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OTOY Talks VR Live Streaming, 360 Degree Sports Broadcasting and More

It’s been a big week for Los Angeles-based cloud rendering company, OTOY. The company has recently announced OctaneVR, a new production tool for cinematic virtual reality (VR) that will allow content creators to produce high-quality 360 degree video for viewing on head-mounted displays (HMD). The system works in tandem with the company’s ORBX Media Player, destined to launch on Gear VR in the near future. ORBX itself will support OTOY’s own VR projects, including its ongoing work in live streaming sports such as hockey in VR.

VRFocus recently spoke to OTOY Founder and CEO Jules Urbach about its work in sports broadcasting, which is currently being filmed in partnership with the NHL. In the interview beloce, Urbach touches on the potential of live streamed sports broadcasting in VR. He also talks about the possibility of OTOY’s work expanding into other sports and areas and support for other HMDs.

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VRFocus: VR live streaming is thought to be a long way from being consumer-viable. How is it that you’re achieving it now?

Jules Urbach: Live-streamed VR is definitely consumer-viable today. We’ve brought on a world-class team to get this to work now. Our team includes Immersive Media and New Deal Studios and we’ve improved the process not just for live 360 HD VR streams, but we’ve enabled this for 6K. To that end, we filmed the game between the Kings and Sharks at 6K and we’re testing how that can be streamed live, initially to the Gear VR.

VRFocus: Is the fast action of a game like hockey easy to keep up with in VR or do HMDs themselves need to advance before it becomes accessible?

Jules Urbach: The quality of HMDs is great. It’s really down to the quality of the shoot. 60 frames per second is the absolute minimum that you’d want for a game like hockey, and that’s what we can live stream for the NHL game.  We’re moving towards 120 to 200 frames per second captures, which is something you’d be able to appreciate more on the higher-end PC VR devices coming out later this year and next. For the game we just did, the experience at 60 frames per second is really good. Executives from the NHL were watching the VR streams live and were thrilled, and if there’s any group who is going to be critical of how suitable VR is for hockey, it would be that group. Many people testing this out were using their Gear VR devices from their homes, several of them on the East Coast. They had really good experiences, even at 2K, which will only be augmented by the 6K resolution that we’re targeting for consumers.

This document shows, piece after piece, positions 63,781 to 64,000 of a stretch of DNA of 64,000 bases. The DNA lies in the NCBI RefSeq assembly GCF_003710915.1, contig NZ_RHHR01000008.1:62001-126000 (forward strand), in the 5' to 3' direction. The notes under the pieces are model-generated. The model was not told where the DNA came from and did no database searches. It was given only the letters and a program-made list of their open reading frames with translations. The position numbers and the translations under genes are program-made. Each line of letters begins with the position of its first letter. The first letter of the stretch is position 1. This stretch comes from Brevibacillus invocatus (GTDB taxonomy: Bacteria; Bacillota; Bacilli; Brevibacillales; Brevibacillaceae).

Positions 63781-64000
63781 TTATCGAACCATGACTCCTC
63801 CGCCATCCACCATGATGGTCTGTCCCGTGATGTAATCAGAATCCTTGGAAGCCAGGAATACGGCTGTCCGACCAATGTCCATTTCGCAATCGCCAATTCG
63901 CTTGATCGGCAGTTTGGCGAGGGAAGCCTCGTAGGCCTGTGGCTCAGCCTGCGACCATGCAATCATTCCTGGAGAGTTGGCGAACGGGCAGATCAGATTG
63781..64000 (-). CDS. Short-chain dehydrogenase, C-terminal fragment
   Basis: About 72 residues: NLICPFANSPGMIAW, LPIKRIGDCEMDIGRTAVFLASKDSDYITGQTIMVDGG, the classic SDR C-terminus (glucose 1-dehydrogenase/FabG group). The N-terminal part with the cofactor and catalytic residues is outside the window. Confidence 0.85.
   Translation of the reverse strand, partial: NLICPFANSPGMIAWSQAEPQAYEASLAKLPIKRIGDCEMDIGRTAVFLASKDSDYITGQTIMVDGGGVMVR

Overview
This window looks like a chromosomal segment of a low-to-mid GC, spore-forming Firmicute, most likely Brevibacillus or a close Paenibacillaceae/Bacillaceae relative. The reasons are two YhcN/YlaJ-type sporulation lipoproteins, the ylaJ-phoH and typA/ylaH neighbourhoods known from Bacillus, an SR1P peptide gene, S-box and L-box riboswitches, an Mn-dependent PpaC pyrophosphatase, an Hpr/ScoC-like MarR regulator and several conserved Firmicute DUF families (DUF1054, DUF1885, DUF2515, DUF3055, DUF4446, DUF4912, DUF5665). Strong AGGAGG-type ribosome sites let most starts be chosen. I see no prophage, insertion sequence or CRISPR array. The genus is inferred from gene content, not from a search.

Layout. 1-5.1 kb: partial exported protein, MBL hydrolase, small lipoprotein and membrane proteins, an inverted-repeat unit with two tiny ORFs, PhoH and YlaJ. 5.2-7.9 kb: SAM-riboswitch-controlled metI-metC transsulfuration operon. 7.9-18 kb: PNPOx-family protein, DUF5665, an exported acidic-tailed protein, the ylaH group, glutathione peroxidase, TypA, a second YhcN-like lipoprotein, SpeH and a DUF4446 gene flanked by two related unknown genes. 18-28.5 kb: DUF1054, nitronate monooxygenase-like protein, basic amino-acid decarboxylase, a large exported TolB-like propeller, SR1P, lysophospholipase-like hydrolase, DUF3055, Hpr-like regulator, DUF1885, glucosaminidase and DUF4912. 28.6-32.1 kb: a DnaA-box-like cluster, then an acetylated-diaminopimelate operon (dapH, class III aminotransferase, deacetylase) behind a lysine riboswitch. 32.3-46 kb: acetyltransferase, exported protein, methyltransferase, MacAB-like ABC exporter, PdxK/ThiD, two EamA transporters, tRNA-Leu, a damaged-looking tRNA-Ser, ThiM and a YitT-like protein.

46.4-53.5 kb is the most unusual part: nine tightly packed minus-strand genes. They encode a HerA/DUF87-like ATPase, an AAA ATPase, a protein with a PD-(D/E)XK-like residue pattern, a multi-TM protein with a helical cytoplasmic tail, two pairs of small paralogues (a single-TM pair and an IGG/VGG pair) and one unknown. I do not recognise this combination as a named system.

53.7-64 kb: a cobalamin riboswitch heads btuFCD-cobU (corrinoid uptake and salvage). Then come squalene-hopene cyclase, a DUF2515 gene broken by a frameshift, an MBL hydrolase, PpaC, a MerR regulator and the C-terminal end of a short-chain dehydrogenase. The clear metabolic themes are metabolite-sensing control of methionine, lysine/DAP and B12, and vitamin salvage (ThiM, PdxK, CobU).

We’re also enabling light field captures. We will do our first live test in a few weeks (following the prototype shoots which we have already started). We’ve been working very closely with Paul Debevec, one of the experts on light fields, to get a production-quality 8D Lightstage system in place.  Our production partners will be able to use this in the field for our shoots which will make the experience even better.